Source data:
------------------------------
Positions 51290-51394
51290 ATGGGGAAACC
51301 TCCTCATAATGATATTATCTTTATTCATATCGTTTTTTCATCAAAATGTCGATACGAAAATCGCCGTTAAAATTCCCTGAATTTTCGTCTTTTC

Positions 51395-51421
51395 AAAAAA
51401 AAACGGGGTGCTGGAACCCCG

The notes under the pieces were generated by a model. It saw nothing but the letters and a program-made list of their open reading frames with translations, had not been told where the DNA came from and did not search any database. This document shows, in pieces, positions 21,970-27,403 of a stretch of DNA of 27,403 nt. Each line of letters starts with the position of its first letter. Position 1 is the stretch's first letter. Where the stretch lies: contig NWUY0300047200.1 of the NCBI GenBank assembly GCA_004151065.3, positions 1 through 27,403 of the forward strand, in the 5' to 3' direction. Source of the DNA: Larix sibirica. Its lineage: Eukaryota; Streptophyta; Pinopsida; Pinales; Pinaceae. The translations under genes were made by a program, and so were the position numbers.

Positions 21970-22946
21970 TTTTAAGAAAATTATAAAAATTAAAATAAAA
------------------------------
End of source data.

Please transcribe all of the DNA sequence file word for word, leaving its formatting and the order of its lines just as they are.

Positions 51290-51394
51290 ATGGGGAAACC
51301 TCCTCATAATGATATTATCTTTATTCATATCGTTTTTTCATCAAAATGTCGATACGAAAATCGCCGTTAAAATTCCCTGAATTTTCGTCTTTTC

Positions 51395-51421
51395 AAAAAA
51401 AAACGGGGTGCTGGAACCCCG

The notes under the pieces were generated by a model. It saw nothing but the letters and a program-made list of their open reading frames with translations, had not been told where the DNA came from and did not search any database. This document shows, in pieces, positions 21,970-27,403 of a stretch of DNA of 27,403 nt. Each line of letters starts with the position of its first letter. Position 1 is the stretch's first letter. Where the stretch lies: contig NWUY0300047200.1 of the NCBI GenBank assembly GCA_004151065.3, positions 1 through 27,403 of the forward strand, in the 5' to 3' direction. Source of the DNA: Larix sibirica. Its lineage: Eukaryota; Streptophyta; Pinopsida; Pinales; Pinaceae. The translations under genes were made by a program, and so were the position numbers.

Positions 21970-22946
21970 TTTTAAGAAAATTATAAAAATTAAAATAAAA